TO THIN, OR NOT TO THIN, MY BEETS? Can I harvest some greens along the way when growing them? And which variety is best, anyway? “Beets should not be intimidating,” says Brian Campbell of Uprising Seeds, where beets are a specialty. And yet, they are daunting to some gardeners, who start them indoors (don’t!); forget to re-sow for a steady supply; or don’t know how easy they are to store for many months.
“We would be sad if people shied away from such an iconic garden vegetable,” says Brian, who with Crystine Goldberg farms organic seed, including for beets, in Bellingham, Washington–seed they sell in their online and print Uprising catalog. “What is more beautiful than a bunch of voluptuous bright red beetroots in a harvest basket en route from the garden to the kitchen?”
All too often, our only experience with beets means the usual suspects—ubiquitous varieties like ‘Detroit Dark Red’ or ‘Early Wonder,’ or produce sold without their greens and even pre-packaged or canned. Brian confesses he doesn’t have much experience with those, and for a good reason: There are better beets to be had, and grown.
my beet-growing q&a with brian campbell
Q. When can I sow beets—what’s their timeline?
A. Beets are pretty hardy and can go in pretty early. Our last frost date [in northwest Washington] is May 15th, and they can go in the ground a good month before that.
Beets are biennials, meaning that they make the beet the first year, overwinter, and then bolt to flower and produce seed the second year. The winter is what triggers flowering, though, so if you plant your beets very early in the spring, a percentage might think they have gone though a winter and bolt before growing a full-size beetroot.
We always direct sow, and though some people transplant, we recommend that you don’t. You might get a little jump on the season by transplanting, but often you lose that jump because of transplant “shock” or recovery time, so to us it’s not worth the extra effort.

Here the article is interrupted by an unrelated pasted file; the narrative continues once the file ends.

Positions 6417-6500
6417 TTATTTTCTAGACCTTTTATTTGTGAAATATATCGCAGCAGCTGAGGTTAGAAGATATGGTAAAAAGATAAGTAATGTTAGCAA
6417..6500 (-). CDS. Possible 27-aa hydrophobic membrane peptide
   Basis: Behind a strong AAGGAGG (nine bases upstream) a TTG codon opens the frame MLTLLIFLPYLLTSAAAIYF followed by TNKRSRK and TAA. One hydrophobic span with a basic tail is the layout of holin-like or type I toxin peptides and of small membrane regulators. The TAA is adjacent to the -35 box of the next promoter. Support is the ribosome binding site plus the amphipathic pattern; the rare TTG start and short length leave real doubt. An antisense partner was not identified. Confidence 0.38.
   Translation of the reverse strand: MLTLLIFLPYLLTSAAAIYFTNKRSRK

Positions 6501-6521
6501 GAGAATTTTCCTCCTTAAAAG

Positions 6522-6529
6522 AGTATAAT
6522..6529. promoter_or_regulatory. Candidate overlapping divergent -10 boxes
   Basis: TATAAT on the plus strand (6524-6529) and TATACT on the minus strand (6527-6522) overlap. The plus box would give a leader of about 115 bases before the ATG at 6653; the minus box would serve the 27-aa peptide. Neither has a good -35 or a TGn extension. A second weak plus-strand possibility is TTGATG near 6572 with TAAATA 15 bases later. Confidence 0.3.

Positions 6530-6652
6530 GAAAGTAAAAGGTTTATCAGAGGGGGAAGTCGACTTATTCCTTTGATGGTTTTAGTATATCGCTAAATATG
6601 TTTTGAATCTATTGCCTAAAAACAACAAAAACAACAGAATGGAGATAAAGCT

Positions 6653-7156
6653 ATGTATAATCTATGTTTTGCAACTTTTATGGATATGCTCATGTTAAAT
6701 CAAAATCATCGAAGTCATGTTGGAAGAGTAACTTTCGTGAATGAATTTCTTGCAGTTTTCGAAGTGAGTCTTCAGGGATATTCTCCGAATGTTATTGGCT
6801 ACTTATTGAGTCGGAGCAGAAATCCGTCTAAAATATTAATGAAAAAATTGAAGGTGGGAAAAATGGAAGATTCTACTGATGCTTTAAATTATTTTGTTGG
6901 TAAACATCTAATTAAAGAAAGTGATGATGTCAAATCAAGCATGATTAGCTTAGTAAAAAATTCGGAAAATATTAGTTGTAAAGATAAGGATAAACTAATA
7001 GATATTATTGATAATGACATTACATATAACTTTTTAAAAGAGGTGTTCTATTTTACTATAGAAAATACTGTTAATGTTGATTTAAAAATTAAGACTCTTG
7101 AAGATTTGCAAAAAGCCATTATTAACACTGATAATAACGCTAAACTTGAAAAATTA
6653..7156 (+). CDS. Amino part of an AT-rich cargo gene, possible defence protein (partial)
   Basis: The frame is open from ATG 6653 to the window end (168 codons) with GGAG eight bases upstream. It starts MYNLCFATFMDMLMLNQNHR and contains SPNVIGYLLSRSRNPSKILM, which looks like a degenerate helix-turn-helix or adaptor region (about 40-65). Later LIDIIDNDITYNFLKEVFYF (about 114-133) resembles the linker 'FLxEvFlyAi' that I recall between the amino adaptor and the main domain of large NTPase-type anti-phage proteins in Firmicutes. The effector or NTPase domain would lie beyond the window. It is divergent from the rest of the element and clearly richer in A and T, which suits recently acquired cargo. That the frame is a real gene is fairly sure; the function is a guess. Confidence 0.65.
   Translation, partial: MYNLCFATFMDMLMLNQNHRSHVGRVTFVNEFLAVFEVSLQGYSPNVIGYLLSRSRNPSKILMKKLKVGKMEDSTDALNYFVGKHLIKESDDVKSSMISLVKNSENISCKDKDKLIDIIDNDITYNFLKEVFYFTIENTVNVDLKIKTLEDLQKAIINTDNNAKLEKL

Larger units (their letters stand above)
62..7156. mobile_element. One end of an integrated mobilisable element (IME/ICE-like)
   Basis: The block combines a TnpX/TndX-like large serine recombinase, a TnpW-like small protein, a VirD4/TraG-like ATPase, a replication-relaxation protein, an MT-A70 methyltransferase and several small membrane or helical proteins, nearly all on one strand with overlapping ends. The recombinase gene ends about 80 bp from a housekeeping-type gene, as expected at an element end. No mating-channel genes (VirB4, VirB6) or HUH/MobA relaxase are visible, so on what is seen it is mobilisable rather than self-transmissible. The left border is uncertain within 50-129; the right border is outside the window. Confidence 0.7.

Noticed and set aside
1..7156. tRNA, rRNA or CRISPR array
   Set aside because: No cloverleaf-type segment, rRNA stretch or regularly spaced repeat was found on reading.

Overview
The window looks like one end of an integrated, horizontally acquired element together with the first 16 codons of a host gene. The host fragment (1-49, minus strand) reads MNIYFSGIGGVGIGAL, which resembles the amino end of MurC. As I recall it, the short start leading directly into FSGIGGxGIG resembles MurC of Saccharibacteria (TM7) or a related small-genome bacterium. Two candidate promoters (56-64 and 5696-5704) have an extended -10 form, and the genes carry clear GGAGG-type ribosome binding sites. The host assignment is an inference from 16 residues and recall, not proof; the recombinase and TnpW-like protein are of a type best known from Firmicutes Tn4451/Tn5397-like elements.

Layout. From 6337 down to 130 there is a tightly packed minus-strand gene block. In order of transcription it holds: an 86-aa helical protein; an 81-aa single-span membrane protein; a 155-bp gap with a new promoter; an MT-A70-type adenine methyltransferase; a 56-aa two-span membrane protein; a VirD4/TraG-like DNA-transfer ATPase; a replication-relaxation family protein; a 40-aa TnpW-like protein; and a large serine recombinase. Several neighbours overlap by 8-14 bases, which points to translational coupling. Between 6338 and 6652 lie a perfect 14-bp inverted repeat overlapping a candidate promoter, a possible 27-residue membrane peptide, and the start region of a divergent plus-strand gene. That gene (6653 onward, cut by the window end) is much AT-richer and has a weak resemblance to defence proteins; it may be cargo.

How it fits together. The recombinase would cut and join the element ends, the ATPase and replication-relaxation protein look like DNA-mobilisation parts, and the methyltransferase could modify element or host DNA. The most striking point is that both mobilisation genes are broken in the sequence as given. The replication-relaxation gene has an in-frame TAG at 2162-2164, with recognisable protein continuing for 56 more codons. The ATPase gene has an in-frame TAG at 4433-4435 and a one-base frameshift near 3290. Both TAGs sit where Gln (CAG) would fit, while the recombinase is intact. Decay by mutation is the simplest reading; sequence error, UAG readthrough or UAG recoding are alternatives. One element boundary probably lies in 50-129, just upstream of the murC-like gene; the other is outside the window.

Instead, direct sow about ¼ inch deep, placing six to eight seeds per foot in rows about a foot apart. We sow every three weeks or so to ensure a steady supply, with our last planting (for the fall harvest) a week or two into July. You could still harvest baby beets from sowings made into the first week of August around here.
Q. How do I make a beet at home, such as soil prep, light requirements?
A. Beets have enormous root systems, way bigger than what you pull as the “beet,” so they appreciate fairly deep, loose, soil. Raised beds or planter boxes are great choices for the backyard or urban gardener.
Full sun is great, some shade is no problem.
Q. What about fertilizer—are beets “heavy feeders” or do they need anything special to make those big roots?
A. We have two general fertility programs that we prep beds with on our organic farm.
One is for medium feeders (including beets). It calls for a good layer of fairly concentrated local organic dairy manure fortified and composted with seed meals and chaff from local seed businesses. This is probably the equivalent of a 3-3-3 all-natural organic fertilizer or so. We till our fortified manure in prior to planting.
The other is for crops that are longstanding heavier feeders, which is the manure plus about 30 pounds per 100-foot bed of organic alfalfa pellets (a slower-release form of nitrogen). Again: Beets get the medium-feeder treatment at our place.
A. A point of confusion is that what we think of as a beet “seed” [above] is actually a dried fruit of the beet plant and contains several seeds. So you can plant one “seed” and have several plants sprout from it. Generally that results in probably more plants coming up than there is room for.
We are not big fans of thinning at seedling stage unless they come up very thick.